Street vending economy setting new trends

By Yin Yeping Source:Global Times Published: 2020/6/4 21:30:56

A resident visits a barbecue stand on Tianfusanjie Road in Chengdu, Southwest China's Sichuan Province on Monday night. Chengdu was the first city in the country to loosen controls on the private stall economy on March 15. Photo: cnsphoto

As China's economy is recovering from the fallout of the coronavirus pandemic, the so-called vending economy is in the spotlight with groups and individuals from all walks of life participating. Experts said that the sector may provide employment for 9 million people this year if more support policies are put into place.

Big data shows that in the past seven days, the search popularity of relevant content such as "booth positioning skills" surged 665 percent year-on-year, reaching the highest level in 10 years, according to information that China's search engine giant sent to the Global Times on Thursday.

Meanwhile, toys, snacks, battery-chargers -- words that are related to the street vending business -- have also seen an explosive trend in search popularity for those who are in the vending business.

Technology and e-commerce giants including Alibaba,, Tencent and Meituan-Dianping have announced support measures to help those in the street vending sector, such as easy cash transactions, as the government is set to allow more street vendors to return and remove restrictions in an effort to reboot the economy.

Driven by the booming trend, large catering brands such as KFC and Pizza Hut are making moves to embrace business opportunities by launching street mobile breakfast stalls in cities in China, according to a report that the company sent to the Global Times on Thursday.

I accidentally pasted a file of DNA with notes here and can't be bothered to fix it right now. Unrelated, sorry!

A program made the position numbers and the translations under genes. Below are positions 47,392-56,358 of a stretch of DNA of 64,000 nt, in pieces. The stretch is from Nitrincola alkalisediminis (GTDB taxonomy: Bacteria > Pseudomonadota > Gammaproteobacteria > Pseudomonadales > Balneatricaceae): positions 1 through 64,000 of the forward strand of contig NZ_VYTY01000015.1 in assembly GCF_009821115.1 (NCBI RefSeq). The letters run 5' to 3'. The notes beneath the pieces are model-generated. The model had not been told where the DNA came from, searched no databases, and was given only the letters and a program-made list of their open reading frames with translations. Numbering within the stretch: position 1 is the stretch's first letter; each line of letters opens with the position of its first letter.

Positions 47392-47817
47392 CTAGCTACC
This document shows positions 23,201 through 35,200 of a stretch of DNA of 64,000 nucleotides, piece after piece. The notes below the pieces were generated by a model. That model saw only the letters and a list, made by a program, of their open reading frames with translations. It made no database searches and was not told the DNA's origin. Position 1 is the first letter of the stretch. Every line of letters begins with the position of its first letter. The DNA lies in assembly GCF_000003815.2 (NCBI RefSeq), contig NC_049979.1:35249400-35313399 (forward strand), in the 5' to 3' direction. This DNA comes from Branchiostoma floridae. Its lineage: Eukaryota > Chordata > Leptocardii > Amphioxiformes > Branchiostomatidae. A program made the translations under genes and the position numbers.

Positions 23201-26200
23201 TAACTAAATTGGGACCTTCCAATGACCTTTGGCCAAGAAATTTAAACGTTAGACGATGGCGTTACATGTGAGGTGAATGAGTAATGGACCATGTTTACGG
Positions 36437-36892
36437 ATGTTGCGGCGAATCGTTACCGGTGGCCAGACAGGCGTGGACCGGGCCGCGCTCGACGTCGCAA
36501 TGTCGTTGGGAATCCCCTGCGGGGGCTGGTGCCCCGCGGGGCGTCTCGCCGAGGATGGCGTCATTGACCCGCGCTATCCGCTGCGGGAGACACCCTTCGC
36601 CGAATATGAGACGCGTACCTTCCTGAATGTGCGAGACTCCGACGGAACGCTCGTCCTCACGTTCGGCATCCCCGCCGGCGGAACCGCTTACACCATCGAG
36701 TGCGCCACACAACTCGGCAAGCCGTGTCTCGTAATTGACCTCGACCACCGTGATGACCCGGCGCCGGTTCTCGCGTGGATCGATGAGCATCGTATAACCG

These moves came after Chinese Premier Li Keqiang spoke at a press conference after the third session of the 13th National People's Congress on May 28, in which Li praised some cities' policies to encourage mobile street vendors while addressing employment.

China's Central Civilization Committee office announced on May 29 that it wouldn't include street vendors who occupy outdoor spaces or other public areas in city assessments for 2020, indicating a temporary relaxation on the already-tight management of the country's street food sector.

For a long time, roadside vendors have been regarded as the expression of a city's atmosphere, a part of the folk culture, and also a popular tourist attraction, industry analysts said. For example, Dongdaemun in Seoul, South Korea, which is famous for its street stalls, is a must-visit place for people to get a taste of the local culture.

On the one hand, the vending business is popular for its low costs, freedom from taxes and place in grass-roots culture, but on the other hand, it is a reflection of the high pressure of unemployment and an economic downtown, said Tian Yun, vice director of the Beijing Economic Operation Association.

Chinese cities previously tightened management of street vendors because of the impact on the urban environment,  so the opening-up of this industry will pose higher requirements for urban management.

"More than 9 million jobs will be created this year by street vending businesses, if we fully open up the sector," Tian said, adding that the industry will be a test of urban management ability.


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